The sharing of syntax means that a normal type can be looked at as either a type or as coercion evidence, so we use two different kinding relations, one to find type-kinds (implemented in Type as `typeKind :: Type -> Kind`) and one to find coercion-kinds (implemented in Coercion as coercionKind :: Coercion -> Kind).
Coercion variables are distinguished from type variables, and non-coercion type variables (just like any normal type) can be used as the reflexive coercion, while coercion variables have a particular coercion kind which need not be reflexive.
The internal representation of GADTs is as regular algebraic datatypes that carry coercion evidence as arguments. A declaration like
data T a b where T1 :: a -> b -> T [a] (a,b)
would result in a data constructor with type
T1 :: forall a b. forall a1 b1. (a :=: [a1], b :=: (a1, b1)) => a1 -> b1 -> T a b
This means that (unlike in the previous intermediate language) all data constructor return types have the form T a1 ... an where a1 through an are the parameters of the datatype.
However, we also generate wrappers for GADT data constructors which have the expected user-defined type, in this case
$wT1 = /\a b. \x y. T1 [a] (a,b) a b [a] (a,b) x y
Where the 4th and 5th arguments given to T1 are the reflexive coercions
[a] :: [a] :=: [a] (a,b) :: (a,b) :=: (a,b)
Representation of coercion assumptions
In most of the compiler, as in the FC paper, coercions are abstracted using ForAllTy cv ty where cv is a coercion variable, with a kind of the form PredTy (EqPred T1 T2). However, during type inference it is convenient to treat such coercion qualifiers in the same way other class membership or implicit parameter qualifiers are treated. So functions like tcSplitForAllTy and tcSplitPhiTy and tcSplitSigmaTy, treat ForAllTy cv ty as if it were FunTy (PredTy (EqPred T1 T2)) ty (where PredTy (EqPred T1 T2) is the kind of cv). Also, several of the dataConXXX functions treat coercion members of the data constructor as if they were dictionary predicates (i.e. they return the PredTy (EqPred T1 T2) with the theta).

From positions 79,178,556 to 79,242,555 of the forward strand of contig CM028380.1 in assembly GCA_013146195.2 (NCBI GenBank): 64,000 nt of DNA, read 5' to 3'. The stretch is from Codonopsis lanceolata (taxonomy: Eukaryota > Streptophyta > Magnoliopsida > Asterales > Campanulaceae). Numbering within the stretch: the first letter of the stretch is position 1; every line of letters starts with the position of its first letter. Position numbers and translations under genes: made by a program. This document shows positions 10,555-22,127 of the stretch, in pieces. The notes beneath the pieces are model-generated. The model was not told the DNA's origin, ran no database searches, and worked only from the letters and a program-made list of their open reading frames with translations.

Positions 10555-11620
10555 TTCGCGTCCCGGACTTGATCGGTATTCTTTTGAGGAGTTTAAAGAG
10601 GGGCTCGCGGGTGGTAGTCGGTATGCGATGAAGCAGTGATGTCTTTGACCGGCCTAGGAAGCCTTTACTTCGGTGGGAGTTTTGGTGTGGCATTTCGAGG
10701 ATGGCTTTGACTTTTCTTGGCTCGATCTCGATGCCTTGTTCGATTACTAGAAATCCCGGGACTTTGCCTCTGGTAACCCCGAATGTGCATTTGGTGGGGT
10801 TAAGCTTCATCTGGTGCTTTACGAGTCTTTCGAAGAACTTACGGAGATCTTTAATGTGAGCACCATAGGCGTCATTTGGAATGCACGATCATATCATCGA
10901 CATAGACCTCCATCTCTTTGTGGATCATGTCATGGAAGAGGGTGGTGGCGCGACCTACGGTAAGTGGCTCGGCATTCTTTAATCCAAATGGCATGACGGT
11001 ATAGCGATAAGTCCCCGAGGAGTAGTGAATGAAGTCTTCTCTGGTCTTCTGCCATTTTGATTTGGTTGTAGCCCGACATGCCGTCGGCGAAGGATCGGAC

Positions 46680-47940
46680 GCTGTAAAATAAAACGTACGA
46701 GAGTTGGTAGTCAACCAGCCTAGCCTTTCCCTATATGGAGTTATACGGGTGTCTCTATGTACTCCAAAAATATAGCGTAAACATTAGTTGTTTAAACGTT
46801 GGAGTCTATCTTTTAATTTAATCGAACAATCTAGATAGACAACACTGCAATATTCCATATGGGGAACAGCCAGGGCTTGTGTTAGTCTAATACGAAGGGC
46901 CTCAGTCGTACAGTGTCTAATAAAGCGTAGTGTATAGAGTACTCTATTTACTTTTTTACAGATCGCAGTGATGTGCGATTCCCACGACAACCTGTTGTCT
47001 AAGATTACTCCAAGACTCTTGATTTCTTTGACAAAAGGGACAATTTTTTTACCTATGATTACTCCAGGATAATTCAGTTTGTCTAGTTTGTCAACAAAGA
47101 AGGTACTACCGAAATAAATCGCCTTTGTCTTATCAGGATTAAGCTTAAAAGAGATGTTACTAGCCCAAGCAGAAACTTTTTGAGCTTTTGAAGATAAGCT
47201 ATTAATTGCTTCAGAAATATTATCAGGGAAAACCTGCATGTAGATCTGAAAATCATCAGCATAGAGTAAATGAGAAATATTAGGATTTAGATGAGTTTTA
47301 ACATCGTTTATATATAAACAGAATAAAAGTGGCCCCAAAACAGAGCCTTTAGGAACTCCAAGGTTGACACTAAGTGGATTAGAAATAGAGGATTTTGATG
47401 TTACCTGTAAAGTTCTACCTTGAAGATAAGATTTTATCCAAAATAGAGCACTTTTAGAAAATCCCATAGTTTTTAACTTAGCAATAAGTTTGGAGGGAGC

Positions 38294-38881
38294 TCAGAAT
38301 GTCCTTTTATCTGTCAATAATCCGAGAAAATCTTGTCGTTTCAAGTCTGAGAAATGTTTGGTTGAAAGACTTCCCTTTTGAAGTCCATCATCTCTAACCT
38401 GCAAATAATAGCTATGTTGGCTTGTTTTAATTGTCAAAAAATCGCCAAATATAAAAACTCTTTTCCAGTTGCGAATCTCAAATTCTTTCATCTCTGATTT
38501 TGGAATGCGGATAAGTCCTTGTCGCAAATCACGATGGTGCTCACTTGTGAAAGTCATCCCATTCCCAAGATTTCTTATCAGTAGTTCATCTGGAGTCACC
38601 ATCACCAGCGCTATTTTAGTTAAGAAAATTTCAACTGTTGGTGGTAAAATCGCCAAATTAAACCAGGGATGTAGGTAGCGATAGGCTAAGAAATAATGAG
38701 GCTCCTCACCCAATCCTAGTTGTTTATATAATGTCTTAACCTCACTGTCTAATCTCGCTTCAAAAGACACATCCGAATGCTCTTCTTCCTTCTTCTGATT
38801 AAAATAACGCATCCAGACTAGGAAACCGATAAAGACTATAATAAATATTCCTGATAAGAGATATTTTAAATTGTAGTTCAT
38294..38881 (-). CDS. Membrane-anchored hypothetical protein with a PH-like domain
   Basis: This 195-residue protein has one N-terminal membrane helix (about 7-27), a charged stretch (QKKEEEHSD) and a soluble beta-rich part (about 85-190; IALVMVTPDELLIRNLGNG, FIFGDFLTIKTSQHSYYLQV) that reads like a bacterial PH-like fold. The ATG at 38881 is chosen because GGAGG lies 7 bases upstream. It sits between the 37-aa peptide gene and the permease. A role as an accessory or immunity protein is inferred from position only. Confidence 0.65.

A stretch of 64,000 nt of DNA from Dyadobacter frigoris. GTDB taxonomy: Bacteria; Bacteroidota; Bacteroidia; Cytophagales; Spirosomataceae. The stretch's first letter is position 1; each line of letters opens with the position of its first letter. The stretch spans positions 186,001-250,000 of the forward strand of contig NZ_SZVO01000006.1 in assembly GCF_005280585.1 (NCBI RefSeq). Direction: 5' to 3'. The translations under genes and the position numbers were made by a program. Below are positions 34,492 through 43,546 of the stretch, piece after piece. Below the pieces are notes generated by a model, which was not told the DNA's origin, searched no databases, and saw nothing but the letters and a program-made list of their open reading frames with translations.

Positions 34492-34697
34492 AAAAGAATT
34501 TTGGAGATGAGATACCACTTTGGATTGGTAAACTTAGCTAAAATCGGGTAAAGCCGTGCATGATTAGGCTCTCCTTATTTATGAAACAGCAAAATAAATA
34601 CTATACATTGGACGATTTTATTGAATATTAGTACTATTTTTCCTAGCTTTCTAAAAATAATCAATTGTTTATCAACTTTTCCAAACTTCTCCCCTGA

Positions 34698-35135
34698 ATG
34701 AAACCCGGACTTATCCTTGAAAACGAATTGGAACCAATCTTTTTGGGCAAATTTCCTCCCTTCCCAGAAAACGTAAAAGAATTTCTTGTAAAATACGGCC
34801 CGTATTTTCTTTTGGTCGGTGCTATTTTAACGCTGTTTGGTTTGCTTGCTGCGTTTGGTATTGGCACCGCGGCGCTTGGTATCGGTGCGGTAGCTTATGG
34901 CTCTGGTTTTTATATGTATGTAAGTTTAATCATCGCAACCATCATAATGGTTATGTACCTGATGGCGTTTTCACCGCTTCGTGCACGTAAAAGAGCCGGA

Newtypes are coerced types
The implementation of newtypes has changed to include explicit type coercions in the place of the previously used ad-hoc mechanism. When a newtype
newtype T a = MkT (T a -> T a)
is declared, a new TyCon called CoT is created, and is stored in the type constructor. The new TyCon has the ame arity as the newtype type constructor, in this case one. The TyCon does not have a kind on its own, only when fully applied to its arguments. In this case we have
CoT Int :: T Int :=: (T Int -> T Int)
This coercion is used to wrap and unwrap newtypes whenever the constructor or case is used in the Haskell source code.
Such coercions are always used when the newtype is recursive and are optional for non-recursive newtypes. This can be easily changed by altering the function mkNewTyConRhs in iface/BuildTyCl.lhs.
Core (the intermediate language)
- Environments and substitution
Some loose ends that came up during implementation of FC:
- there is a strange unsafeCoerce that we could not figure out the purpose of in the FFI, a warning is currently emitted when it is used
- removed the -DBREAKPOINT definition in the Makefile because it induced a module loop, we should probably fix this